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Review: The End We Start From Hits a Little Too Close to Home

Disaster cinema has been a fun, popular genre for decades. Films used to focus on crazy accidents or alien invasions. Now, at a time when global warming is never far from the media’s mind, disasters come from big environmental tragedies. Think, of ice caps melting, tsunamis, droughts and environmental collapse. However, almost all disaster movies, especially the post-dystopic ones, share some DNA. The survivors are few, and they instantaneously horde resources and fight others…to the death. It’s entertaining, but increasingly far-fetched, and pretty depressing (apparently, we’d ALL eat our granny on day 2 of running out of rations). This also makes each film’s message easy to dismiss, once the credits roll.

The End We Start From is a different beast. Directed by first-timer Mahalia Belo, based on the book by Megan Hunter, and adapted by Alice Birch (Lady Macbeth), it’s a smaller scale yet very real dystopian story – about the most British of climate disasters: too much rain.

The film begins with a heavily pregnant nameless heroine (Jodie Comer) dealing with crazy weather just as she goes into labour. She’s supported by partner R, (Joel Fry) but when the rains flood their nice little London house they head to higher ground, R’s parents’ place in the country. There, it becomes apparent that something sinister is happening to the entire country. The rain is at epic proportions and it leads to a full-on environmental collapse. Quickly, thousands are homeless, there’s a mass food shortage and the UK becomes a disaster zone. Tragedy forces our narrator and her newborn to head to one of the newly set up government refugee camps. While there, she meets O (Katherine Waterston) a fellow young mother trapped in this dire situation, unprepared and without a partner to help. The two form a strong bond. When the camps become unsafe, O suggests that they travel cross-country to an island utopia run by one of O’s friends. It might be too good to be true, but the narrator has no choice, and without much more than rucksacks they journey across the weather-devastated UK.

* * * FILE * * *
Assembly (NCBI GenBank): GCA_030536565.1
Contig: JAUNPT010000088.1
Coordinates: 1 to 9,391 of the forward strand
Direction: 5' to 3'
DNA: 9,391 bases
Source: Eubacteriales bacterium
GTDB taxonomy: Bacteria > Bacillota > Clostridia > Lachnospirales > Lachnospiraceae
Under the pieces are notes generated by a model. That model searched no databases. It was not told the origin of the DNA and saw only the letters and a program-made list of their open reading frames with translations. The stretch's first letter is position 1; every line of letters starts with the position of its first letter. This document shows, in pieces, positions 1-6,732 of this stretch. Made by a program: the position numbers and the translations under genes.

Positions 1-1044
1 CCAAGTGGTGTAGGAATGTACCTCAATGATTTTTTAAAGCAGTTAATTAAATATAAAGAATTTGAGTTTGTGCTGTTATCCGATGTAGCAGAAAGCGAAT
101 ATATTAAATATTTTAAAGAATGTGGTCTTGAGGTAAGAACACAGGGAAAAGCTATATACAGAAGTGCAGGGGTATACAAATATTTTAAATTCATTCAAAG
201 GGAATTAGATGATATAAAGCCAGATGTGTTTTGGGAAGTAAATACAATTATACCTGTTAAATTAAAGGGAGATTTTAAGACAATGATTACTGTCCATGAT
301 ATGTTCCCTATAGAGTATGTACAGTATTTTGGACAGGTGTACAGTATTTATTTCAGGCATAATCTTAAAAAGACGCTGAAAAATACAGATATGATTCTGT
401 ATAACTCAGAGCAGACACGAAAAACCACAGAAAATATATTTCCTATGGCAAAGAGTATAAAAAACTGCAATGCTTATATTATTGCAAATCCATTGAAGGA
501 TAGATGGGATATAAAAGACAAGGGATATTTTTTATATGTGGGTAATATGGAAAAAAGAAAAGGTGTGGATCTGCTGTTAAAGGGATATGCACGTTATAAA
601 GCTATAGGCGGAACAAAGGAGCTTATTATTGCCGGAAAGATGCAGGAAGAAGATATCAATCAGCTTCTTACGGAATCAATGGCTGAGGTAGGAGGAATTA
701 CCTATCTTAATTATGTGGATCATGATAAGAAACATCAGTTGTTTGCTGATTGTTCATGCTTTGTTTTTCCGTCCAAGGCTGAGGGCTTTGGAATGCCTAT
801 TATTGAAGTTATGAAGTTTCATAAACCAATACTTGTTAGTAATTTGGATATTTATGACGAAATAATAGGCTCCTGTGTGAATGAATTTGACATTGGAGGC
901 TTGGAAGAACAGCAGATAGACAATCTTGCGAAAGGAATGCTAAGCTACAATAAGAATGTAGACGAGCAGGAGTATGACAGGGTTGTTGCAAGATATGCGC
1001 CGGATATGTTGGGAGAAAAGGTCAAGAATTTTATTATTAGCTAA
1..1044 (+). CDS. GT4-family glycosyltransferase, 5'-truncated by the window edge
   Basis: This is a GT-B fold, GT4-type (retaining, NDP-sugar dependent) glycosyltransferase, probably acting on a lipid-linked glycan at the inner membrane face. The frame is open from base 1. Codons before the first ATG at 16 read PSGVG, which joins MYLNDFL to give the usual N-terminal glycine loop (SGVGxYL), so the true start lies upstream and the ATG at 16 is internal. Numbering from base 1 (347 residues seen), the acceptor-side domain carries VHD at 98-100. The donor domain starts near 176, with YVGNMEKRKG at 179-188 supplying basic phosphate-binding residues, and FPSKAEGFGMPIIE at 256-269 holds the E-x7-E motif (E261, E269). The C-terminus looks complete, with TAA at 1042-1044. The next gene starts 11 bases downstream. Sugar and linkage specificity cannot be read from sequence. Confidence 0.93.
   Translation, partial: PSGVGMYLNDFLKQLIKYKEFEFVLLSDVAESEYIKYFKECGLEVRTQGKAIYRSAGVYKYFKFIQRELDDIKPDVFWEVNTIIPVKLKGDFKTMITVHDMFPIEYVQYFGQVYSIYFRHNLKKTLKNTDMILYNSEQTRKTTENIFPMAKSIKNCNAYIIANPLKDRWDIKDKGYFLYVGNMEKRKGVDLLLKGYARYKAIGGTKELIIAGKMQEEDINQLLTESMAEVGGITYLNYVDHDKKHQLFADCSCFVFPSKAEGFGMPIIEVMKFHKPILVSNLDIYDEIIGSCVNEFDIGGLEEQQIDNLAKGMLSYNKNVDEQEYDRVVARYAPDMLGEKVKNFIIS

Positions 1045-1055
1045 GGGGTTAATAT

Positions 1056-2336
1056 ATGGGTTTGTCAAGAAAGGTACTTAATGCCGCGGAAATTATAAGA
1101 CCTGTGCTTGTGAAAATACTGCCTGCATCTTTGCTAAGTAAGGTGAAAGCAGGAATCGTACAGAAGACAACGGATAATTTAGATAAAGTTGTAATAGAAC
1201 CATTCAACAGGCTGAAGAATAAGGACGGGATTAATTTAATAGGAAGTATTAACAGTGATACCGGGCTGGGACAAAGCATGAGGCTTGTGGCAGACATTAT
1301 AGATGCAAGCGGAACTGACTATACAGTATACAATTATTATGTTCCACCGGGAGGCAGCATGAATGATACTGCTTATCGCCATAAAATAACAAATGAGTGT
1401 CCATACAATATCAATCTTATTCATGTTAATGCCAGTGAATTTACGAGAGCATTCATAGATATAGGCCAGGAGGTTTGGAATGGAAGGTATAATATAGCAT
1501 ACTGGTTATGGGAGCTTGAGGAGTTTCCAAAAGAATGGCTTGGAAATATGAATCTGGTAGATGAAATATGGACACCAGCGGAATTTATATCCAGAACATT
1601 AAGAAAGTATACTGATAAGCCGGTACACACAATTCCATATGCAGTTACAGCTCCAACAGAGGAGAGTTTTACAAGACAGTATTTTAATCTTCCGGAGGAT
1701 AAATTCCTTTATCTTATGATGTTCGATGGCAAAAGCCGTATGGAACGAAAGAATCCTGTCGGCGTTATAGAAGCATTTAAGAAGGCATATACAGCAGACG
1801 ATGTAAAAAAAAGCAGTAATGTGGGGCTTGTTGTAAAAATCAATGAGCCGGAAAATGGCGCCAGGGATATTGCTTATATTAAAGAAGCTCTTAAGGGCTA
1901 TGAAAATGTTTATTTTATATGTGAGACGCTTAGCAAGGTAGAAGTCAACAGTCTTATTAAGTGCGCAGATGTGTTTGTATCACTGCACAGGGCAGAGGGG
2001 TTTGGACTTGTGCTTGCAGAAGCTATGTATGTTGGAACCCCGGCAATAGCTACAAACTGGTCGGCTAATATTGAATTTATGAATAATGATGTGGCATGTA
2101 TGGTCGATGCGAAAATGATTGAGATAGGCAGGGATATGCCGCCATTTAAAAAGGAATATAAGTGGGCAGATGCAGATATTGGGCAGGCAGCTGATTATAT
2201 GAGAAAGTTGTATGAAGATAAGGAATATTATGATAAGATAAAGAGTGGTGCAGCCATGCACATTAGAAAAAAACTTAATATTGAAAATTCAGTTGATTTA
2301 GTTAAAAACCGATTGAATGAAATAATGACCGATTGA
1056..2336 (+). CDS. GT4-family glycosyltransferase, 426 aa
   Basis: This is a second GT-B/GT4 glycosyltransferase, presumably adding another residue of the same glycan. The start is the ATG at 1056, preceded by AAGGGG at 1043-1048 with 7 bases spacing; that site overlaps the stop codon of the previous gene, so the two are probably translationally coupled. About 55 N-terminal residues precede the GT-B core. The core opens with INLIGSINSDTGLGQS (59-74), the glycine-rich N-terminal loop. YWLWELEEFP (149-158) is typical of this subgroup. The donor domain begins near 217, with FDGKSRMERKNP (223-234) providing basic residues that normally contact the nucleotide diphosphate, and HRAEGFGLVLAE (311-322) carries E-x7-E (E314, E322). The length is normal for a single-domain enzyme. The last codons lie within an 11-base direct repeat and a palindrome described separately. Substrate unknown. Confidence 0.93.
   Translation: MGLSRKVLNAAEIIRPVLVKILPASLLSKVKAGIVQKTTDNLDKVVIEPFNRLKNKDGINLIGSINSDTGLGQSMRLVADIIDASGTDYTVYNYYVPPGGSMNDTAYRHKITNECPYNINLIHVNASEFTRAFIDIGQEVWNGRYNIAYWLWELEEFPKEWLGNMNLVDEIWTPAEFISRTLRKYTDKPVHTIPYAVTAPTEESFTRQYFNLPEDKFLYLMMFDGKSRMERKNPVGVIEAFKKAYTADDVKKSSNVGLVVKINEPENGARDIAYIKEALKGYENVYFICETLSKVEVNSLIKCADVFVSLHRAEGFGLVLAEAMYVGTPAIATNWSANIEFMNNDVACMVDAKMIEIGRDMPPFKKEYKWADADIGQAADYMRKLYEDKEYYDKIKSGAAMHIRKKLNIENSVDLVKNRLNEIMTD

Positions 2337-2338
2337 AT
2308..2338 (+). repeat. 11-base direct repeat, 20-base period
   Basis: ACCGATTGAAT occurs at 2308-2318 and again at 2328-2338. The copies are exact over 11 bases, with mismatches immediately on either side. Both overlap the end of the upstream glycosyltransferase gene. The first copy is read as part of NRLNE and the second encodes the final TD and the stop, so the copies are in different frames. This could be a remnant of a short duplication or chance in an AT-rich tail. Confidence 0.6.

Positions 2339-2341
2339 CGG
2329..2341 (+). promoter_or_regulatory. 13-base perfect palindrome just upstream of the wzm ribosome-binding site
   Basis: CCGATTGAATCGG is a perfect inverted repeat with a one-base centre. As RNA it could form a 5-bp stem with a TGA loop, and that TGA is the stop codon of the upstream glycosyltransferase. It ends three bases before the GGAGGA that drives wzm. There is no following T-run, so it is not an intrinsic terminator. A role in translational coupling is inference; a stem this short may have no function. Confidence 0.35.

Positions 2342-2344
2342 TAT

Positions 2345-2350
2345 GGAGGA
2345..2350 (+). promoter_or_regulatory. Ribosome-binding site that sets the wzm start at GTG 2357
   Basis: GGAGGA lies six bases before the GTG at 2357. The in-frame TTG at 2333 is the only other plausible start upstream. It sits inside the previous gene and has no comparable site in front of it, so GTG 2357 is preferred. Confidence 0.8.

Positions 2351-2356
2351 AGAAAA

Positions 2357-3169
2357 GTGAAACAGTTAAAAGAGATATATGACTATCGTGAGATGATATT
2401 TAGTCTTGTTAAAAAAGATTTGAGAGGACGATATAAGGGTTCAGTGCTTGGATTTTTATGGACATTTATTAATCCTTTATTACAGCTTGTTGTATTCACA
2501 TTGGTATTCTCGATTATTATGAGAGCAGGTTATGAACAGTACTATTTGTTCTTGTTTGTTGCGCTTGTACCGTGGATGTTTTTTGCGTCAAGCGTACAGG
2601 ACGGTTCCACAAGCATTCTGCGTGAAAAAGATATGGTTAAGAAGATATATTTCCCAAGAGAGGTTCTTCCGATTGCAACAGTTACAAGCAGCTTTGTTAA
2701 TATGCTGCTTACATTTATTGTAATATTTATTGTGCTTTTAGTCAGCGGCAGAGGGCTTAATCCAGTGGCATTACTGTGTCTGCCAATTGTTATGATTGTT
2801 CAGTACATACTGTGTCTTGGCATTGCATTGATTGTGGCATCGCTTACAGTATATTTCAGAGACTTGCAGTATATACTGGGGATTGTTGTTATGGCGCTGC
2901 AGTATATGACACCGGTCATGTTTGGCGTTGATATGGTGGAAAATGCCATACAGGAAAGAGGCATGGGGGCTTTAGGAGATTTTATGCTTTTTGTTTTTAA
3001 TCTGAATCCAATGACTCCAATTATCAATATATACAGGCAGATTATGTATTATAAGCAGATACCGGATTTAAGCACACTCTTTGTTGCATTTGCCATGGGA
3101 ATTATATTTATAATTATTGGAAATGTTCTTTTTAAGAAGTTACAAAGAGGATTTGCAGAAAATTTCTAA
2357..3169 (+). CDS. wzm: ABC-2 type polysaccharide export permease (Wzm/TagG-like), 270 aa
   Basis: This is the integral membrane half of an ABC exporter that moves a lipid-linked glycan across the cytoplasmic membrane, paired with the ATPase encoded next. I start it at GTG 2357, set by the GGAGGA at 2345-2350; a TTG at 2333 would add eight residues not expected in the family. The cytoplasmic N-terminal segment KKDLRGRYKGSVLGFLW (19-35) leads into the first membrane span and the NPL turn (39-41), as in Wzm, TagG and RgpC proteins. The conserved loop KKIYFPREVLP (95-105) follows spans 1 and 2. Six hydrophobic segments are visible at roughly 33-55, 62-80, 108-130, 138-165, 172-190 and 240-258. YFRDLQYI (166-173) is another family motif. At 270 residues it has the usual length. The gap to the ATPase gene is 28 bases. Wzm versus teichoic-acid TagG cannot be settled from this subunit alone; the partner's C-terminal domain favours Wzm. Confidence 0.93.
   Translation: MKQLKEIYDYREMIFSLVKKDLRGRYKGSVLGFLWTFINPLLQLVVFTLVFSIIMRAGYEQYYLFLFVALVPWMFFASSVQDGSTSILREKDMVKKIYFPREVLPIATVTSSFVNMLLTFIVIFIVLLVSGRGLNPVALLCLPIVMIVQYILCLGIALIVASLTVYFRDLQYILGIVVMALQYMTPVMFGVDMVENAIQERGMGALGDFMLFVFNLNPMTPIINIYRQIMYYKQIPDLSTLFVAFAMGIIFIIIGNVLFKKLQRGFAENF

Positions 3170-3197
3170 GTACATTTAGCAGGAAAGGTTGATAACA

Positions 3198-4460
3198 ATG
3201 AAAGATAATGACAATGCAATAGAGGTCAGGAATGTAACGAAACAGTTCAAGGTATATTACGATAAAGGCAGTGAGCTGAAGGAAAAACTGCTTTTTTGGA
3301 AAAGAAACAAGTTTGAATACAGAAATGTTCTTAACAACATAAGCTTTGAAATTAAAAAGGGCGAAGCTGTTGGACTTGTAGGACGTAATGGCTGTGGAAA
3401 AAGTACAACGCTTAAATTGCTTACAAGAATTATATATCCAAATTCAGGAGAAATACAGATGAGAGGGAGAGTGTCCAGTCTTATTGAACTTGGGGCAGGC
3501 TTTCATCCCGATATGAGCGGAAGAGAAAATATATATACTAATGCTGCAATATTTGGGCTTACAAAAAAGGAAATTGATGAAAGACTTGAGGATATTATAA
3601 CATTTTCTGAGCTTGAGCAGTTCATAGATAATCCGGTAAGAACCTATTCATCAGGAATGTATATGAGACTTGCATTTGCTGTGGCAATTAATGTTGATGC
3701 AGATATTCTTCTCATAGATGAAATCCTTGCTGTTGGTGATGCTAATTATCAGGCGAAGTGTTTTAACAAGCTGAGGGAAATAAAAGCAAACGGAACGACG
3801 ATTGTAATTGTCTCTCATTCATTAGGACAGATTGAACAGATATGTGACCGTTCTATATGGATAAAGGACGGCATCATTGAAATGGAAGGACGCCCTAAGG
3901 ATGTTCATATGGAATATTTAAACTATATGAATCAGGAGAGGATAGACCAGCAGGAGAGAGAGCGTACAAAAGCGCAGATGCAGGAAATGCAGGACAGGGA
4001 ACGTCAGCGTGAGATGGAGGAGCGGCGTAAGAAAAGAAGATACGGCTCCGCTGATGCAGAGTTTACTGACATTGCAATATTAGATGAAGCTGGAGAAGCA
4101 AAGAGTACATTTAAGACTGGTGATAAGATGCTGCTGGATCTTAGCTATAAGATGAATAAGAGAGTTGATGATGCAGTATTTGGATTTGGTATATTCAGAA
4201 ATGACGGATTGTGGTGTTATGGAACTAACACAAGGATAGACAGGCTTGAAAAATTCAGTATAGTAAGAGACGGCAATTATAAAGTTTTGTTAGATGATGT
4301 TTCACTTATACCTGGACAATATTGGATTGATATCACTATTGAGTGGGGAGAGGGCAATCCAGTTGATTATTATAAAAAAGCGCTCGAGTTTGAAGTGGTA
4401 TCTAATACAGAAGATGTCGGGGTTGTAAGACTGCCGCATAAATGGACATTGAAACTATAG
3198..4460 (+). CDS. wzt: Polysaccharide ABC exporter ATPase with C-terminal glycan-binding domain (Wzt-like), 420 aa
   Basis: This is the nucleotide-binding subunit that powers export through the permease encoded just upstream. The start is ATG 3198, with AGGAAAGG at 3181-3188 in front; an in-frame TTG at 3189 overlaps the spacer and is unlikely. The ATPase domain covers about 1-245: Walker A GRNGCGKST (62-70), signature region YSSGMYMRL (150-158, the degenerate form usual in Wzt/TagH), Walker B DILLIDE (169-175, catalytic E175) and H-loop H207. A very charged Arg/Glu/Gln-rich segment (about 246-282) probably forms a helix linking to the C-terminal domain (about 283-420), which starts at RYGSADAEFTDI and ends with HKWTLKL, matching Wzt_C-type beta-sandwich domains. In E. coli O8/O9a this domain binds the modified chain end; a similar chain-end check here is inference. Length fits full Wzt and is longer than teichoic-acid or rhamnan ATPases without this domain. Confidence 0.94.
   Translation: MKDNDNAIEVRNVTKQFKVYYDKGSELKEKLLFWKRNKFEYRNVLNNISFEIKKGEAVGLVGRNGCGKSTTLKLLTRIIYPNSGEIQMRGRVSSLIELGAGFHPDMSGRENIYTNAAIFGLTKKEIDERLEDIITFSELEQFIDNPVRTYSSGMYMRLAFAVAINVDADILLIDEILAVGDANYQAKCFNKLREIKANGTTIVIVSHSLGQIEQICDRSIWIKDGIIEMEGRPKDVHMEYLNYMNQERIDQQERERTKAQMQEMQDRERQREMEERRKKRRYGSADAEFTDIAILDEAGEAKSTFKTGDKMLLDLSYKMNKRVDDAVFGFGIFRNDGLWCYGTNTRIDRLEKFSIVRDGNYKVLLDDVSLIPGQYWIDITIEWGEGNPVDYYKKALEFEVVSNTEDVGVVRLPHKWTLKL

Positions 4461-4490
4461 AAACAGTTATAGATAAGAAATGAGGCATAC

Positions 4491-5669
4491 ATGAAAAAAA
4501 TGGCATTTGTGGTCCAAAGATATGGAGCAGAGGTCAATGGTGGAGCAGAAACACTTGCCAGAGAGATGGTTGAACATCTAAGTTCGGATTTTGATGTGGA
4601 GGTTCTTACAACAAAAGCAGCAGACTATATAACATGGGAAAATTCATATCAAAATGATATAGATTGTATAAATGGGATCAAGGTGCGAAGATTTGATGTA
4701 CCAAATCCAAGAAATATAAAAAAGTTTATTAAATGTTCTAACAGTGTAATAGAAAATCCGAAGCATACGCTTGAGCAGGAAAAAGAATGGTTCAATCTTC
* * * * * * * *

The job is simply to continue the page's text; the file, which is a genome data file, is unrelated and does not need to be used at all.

The End We Start From is an assured first-time feature, full of visual quirks. Instead of a buff action hero trying to save thousands, the story is focussed on the experience of a new mother, who is equally tough of spirit, but with a strong morality that holds firm. Belo unfolds a delicate, humanised story about inner strength and kindness, without ever making the comparisons to motherhood too overt. Comer is spectacular. She communicates her fear without raising her voice or losing her cool, the steely determination getting her through so many calamities. The supporting cast of British acting stalwarts are equally great, and the injection of the American Waterston adds a little spice. There’s also a tragic later scene involving one Benedict Cumberbatch, a welcome addition and one of the film’s producers.

Easily compared to The Road, The End We Start From has a similar feel to another ecological movie, Children of Men, that distinctly British rural spin on the world’s climate problems. It never has to push the environmental agenda, although the film can’t escape one trapping of disaster movies: covering too much territory (and time) in its 101 minutes.

If the point of The End We Start From is to show how dangerously close we are to society’s collapse, it’s spot on. But it’s the film’s quiet optimism about whether we can still survive, that makes it stand out.

The End We Start From is now in UK cinemas.

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